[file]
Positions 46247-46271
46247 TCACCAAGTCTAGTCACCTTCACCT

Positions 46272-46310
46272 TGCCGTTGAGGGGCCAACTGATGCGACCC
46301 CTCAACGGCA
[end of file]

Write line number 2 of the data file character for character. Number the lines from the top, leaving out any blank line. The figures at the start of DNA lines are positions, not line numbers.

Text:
46247 TCACCAAGTCTAGTCACCTTCACCT